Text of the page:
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Bitcoin nodes don’t ‘vote’ on rule changes—but developers shouldn’t propose them

Bitcoin creator Dr. Craig S. Wright has reminded everyone that transaction processors, or “miners,” are not supposed to have a “vote” on which version of the protocol software to use. Updates ultimately are mandatory, and the only choice is between updating or leaving the network.

This becomes an important issue if BTC Core developers, who are only a small handful, decide to change how Bitcoin transactions are ordered or validated. This had happened a few times in the past, most notoriously in 2017 when Core developers implemented “segregated witness” (SegWit) signatures.

The question over what decisions miners can/can’t make arose again this week with the latest release candidate to BTC’s protocol software, version 24.0.

Note that the ability for developers to make rule changes applies only to those using the BTC network. It does not apply to Bitcoin SV, the original Bitcoin protocol. With BSV, the fundamental transaction rules are “set in stone.” The rules may not be changed according to developers’ (or their financial/ideological sponsors’) whims.

If you record a transaction on the Bitcoin network today, it must still work and be valid hundreds of years into the future (if the Bitcoin network itself is still running). For everyone from ordinary spenders to enterprise-tier projects to use and build on Bitcoin, they must be able to trust that the rules won’t change; the goalposts can’t be moved; the ground can’t shift underneath them.

This is important for potential long-term transactions such as those involving trusts, business contracts, or tokenized assets. Bitcoin is a timestamped ledger of events where it’s essential to know what happened and exactly when. It would be dangerous to allow a handful of individuals, who can be influenced and/or compromised, to have the ability to decide policy.

Compare this to Ethereum, which over the past few years, has shifted the entire network from a secure proof-of-work (PoW) processing algorithm to proof-of-stake (PoS). Finally activated in 2022, this radically changes the economic incentives for validators on the network. Where previously the “miners” had to invest in physical hardware to participate, all that’s required now is a hefty sum of ETH to stake—and who knows whose ETH they’re staking?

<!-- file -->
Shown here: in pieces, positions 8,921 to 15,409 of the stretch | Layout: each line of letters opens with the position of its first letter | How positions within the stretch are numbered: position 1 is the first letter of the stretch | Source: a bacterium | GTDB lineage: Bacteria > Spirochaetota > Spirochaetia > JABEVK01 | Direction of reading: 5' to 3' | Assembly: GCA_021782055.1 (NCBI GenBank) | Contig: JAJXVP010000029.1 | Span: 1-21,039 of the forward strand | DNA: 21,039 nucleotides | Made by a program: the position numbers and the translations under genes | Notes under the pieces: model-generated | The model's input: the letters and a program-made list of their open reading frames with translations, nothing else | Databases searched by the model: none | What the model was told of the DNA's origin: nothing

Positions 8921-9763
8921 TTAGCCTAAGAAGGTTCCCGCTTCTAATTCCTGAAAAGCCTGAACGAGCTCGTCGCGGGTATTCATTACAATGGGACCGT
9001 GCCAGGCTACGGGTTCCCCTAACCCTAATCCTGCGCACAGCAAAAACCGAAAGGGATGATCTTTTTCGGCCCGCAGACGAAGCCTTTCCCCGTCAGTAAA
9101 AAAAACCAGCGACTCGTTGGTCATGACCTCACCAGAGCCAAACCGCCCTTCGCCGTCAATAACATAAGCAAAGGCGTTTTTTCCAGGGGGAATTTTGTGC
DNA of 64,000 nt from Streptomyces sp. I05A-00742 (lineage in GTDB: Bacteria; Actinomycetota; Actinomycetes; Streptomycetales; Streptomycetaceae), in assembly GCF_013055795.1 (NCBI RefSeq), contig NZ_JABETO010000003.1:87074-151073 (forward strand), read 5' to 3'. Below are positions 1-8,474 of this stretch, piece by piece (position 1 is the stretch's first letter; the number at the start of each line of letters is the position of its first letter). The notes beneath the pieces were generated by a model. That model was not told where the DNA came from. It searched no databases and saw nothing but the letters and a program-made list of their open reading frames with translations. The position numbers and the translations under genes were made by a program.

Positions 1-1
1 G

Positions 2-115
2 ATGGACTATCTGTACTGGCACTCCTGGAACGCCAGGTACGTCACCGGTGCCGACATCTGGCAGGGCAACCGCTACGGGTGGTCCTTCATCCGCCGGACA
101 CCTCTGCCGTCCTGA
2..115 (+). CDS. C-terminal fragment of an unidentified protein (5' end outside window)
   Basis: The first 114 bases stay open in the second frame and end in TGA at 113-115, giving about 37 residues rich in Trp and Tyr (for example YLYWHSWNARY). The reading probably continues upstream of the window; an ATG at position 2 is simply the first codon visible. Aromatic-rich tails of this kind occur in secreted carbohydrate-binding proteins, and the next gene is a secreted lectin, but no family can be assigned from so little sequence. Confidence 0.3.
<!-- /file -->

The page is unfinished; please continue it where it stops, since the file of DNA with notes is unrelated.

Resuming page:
Imagine you’d just deployed an enterprise-tier application on a network like that…and then a few years later, protocol developers decided to make changes that could potentially wreck your business model or force you to spend millions revising your own system. No one in their right mind would want to do it. It’d be like trying to do business in a country that changed its constitution and legal system every year or two.

This is why processors/nodes/miners shouldn’t be regarded as “reaching a consensus” or “voting” on changes, and why developers shouldn’t be proposing fundamental changes in the first place. Updates should address operating efficiencies or fixing bugs, making updates uncontroversial. Nodes simply enforce the rules.

BTC Core’s controversial update

But back to BTC. ‘Bitcoin’ Core’s 24.0 update, the latest in BTC’s six-monthly release schedule, introduces new rules regarding how processors (miners) decide which transactions should be validated. Specifically, it alters the rules for BTC’s “replace-by-fee” (RBF) handling mechanism that allows users to replace an existing (unconfirmed) transaction with another, presumably with a higher fee.

RBF exists on the BTC network because that network can only handle about 3-4 transactions per second worldwide. If your transaction gets “stuck” in the mempool of unconfirmed transactions for hours or days, you can increase the fee in the hope miners will process it faster than others.

Bitcoin Core 24.0 rules say that any transaction may now be replaced. Previously, RBF was optional when a transaction was initially sent. This could create problems for BTC businesses accepting zero-confirmation transactions or transactions that are still waiting to be confirmed—and in BTC, there are many of these.

As Dr. Wright has pointed out before, accepting transactions instantly with zero confirmations shouldn’t present any risks. RBF increases the risk of a double-spend attempt, as happened in one notable instance in January 2021.

What matters here, though, is that the controversy shouldn’t exist in the first place. Developers shouldn’t have the power to change important policies, and miners shouldn’t be expected to “vote” on them. Satoshi Nakamoto set out these expectations in the 2008 Bitcoin white paper as such:

“The network is robust in its unstructured simplicity. Nodes work all at once with little coordination. They do not need to be identified, since messages are not routed to any particular place and only need to be delivered on a best effort basis. Nodes can leave and rejoin the network at will, accepting the proof-of-work chain as proof of what happened while they were gone. They vote with their CPU power, expressing their acceptance of valid blocks by working on extending them and rejecting invalid blocks by refusing to work on them. Any needed rules and incentives can be enforced with this consensus mechanism.”

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